What do we know about the relationship of diet to cancer? We don’t want a person with cancer to feel guilty about what they eat, and suspect their diet history is what landed them with a diagnosis. So it’s important to note that what scientists call “the totality of the evidence” does not support the conclusion that one food or one way of eating caused anyone’s cancer.
However, there is some evidence relating diet to cancer risk. Heavy alcohol consumption is known to increase the risk of a number of cancers. Maintaining a healthy weight is also important to keep in mind. Obesity has been linked to several cancers as well. And since our Western diet has led to our current obesity epidemic, it’s a good idea to maintain a diet that incorporates more fruits and vegetables, whole grains, and lean proteins, and less sodium, saturated fat, and added sugar.Read More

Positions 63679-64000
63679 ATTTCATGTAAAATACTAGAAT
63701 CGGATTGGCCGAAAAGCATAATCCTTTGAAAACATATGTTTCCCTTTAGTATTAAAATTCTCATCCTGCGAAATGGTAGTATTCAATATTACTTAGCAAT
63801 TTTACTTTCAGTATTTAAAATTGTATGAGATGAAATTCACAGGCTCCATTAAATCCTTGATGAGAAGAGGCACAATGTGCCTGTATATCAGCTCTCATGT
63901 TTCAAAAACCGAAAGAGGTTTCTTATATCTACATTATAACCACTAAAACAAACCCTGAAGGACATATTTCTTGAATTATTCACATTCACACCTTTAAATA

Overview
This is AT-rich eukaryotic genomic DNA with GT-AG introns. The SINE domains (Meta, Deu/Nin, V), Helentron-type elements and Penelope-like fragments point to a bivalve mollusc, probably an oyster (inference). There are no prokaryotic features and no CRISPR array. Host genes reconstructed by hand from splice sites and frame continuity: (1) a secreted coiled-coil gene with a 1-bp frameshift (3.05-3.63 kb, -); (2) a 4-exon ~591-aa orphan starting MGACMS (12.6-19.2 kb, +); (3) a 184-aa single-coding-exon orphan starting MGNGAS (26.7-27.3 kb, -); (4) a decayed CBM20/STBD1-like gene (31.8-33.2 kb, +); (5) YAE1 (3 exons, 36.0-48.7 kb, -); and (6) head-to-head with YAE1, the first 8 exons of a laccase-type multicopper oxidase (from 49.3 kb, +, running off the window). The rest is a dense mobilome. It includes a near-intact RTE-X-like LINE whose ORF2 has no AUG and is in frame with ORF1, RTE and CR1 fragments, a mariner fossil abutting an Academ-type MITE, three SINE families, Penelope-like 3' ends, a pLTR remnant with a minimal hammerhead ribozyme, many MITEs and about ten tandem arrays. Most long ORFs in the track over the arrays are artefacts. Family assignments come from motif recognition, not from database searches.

In the medical community, there are some who believe sugar plays a larger role in the progression of cancers, such as Dr. Brian Berman, the Director of Integrative Medicine at the University of Maryland. His views are presented here not because they hold equal scientific weight to the sources cited above, but because these sorts of views often get a lot of press and attention.
Of note, Cancer Research UK, an organization similar to the American Cancer Society, has a different take from Berman on whether cancer cells need sugar.